Syrian Peasant Revolt (1834–1835)

The Syrian Peasant Revolt[1] was an armed uprising of Levantine peasant classes against the rule of Ibrahim Pasha of Egypt in 1834–35. The revolt took place in areas of Ottoman Syria, at the time, ruled by the semi-independent ruler of Egypt, who conquered the region from loyal Ottoman forces in 1831.[2]

Syrian Peasant Revolt
Part of the campaigns of Muhammad Ali of Egypt
Date1834–1835
Location
Result

Revolt suppressed

Belligerents
Egypt Eyalet Urban notables of Nablus, Jerusalem, Hebron, Safed, and Alawite clans
Commanders and leaders
Muhammad Ali
Ibrahim Pasha
Salim Beg
Qasim al-Ahmad Executed
Mas'ud al-Madi Executed
Aqil Agha
Strength
36,000 soldiers 4,000 Alawite rebels
Tens of thousands of irregulars
Casualties and losses
unknown unknown

The main arena of the revolt evolved in the Damascus Eyalet - Jerusalem,[3] Nablus and Hebron (Palestine or Southern Syria), as well as a major tribal Bedouin rebellion in Al-Karak (Transjordan);[4] other peasant revolts also erupted in Sidon Eyalet - led by Muslims and Druze and encompassing Mount Lebanon,[3] Hauran and Galilee; and a revolt[3] in Aleppo Eyalet - led by Alawites of the Syrian coast. The cause of the revolts was mainly refusal of Syrian peasants to answer conscription and disarmament orders of new Egyptian rulers of the Muhammad Ali dynasty,[3] in line with anti-Egyptian attitudes of local Ottoman loyalists.[5]

BackgroundEdit

The First Egyptian-Ottoman War (1831–1833) was a military conflict brought about by Muhammad Ali Pasha's demand to the Ottoman Empire for control of Greater Syria, as reward for his assistance in Crete against Greece. As a result, Muhammad Ali's forces temporarily gained control of Syria, and advanced as far north as Adana.

Muhammad Ali wanted Syria for a long time, and he knew that he would face enormous support within the country, in October 1831 the Egyptian army began to conquer Syria. Ibrahim Pasha (1789-1848), the son of Muhammad Ali, commanded a well-trained army, which easily defeated the Ottoman army. The army indeed did not face much armed resistance. The population was willing to cooperate unless the army harmed them personally.[5]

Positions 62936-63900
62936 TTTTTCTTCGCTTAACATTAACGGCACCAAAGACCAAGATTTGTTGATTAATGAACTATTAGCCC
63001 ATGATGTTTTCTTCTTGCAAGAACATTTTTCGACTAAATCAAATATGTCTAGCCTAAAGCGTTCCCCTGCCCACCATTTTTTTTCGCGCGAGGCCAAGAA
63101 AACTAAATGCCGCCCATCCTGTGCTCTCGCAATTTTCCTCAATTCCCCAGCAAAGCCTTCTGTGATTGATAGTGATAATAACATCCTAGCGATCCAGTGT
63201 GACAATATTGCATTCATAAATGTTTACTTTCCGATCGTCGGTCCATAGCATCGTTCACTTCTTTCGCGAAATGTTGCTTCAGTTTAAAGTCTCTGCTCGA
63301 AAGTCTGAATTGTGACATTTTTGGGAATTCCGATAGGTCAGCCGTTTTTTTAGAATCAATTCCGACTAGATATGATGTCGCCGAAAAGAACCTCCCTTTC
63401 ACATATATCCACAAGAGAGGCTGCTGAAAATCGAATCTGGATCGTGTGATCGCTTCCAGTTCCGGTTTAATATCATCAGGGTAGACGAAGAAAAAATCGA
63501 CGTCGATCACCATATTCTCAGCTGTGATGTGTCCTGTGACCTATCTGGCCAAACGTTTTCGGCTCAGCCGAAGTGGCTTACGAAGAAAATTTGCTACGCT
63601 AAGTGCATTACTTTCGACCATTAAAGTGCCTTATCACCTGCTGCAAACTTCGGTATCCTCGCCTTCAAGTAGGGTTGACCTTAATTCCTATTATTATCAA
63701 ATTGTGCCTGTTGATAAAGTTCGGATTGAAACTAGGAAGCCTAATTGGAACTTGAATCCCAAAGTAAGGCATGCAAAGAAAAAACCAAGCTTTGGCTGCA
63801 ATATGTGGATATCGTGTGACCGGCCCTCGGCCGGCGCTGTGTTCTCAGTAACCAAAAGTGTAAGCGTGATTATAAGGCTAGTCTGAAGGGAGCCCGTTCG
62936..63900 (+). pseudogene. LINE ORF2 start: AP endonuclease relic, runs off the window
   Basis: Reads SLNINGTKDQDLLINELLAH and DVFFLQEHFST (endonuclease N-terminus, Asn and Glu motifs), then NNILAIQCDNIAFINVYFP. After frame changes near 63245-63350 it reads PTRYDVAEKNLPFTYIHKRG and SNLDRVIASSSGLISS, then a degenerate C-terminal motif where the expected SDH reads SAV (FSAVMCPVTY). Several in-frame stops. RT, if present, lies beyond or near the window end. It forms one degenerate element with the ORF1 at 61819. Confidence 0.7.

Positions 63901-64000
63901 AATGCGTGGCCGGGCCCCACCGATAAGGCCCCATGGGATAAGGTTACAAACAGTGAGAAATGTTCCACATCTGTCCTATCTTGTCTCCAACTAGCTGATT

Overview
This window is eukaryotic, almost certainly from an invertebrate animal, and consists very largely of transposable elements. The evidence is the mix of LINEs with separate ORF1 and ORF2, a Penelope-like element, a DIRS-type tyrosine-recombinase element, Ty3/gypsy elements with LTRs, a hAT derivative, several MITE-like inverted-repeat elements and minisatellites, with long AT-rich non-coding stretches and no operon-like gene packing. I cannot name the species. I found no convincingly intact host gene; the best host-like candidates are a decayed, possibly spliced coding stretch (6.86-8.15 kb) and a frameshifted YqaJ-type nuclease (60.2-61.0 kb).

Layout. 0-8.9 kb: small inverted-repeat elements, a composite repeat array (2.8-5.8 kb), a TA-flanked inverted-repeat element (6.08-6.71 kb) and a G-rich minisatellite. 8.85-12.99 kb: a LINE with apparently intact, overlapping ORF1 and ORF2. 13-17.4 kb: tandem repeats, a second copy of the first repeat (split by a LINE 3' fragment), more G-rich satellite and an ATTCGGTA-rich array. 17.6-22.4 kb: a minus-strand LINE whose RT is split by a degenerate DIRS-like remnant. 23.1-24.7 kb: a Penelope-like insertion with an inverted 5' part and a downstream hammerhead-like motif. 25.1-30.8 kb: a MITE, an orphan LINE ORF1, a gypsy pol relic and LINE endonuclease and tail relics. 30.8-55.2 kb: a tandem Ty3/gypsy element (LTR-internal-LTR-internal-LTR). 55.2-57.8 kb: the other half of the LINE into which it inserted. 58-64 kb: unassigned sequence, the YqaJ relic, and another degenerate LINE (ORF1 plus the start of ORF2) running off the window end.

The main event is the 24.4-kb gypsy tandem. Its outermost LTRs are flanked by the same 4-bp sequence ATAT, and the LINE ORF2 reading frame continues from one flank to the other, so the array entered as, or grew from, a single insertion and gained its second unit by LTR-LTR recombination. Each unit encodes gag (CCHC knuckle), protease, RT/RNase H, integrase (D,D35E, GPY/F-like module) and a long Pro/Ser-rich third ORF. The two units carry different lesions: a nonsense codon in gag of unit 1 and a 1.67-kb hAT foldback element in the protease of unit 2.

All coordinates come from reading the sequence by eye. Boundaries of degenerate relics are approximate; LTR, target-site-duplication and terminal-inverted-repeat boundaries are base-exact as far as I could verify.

The peace treaty, Kütahya, was signed by Muhammad Ali and the Sultan of the Ottoman Empire in May 1833. The Egyptians gained territory, within Greece and Syria. The Ottomans had good contacts with the local population because when they start to reconquer the area, the Syrians would help them. They provoked the population of Syria and supplied them with weapons so that they would rise against the Egyptians.[5]

Muhammad wanted to conform the region to Western standards as he did with Egypt at the beginning of his rule. Economic, educational, administrational, and military reforms were introduced in the newly-conquered areas. The taxation on the locals doubled when the Egyptians took over control. Ibrahim Pasha fortified the Northern border and implied conscription, which was a new concept for the Syrians. Despite the reforms, for over a period of two years, things stayed relatively quiet.[5]

ArenasEdit

Peasant revolts in Palestine and TransjordanEdit

The Peasants' Revolt[6][7] was a rebellion against Egyptian conscription and taxation policies in Palestine. It was a collective reaction to the gradual elimination of the unofficial rights and privileges previously enjoyed by the various societal groups in the region under Ottoman rule.[8] While the local peasantry constituted the bulk of the rebel forces, urban notables and Bedouin tribes also formed an integral part of the revolt.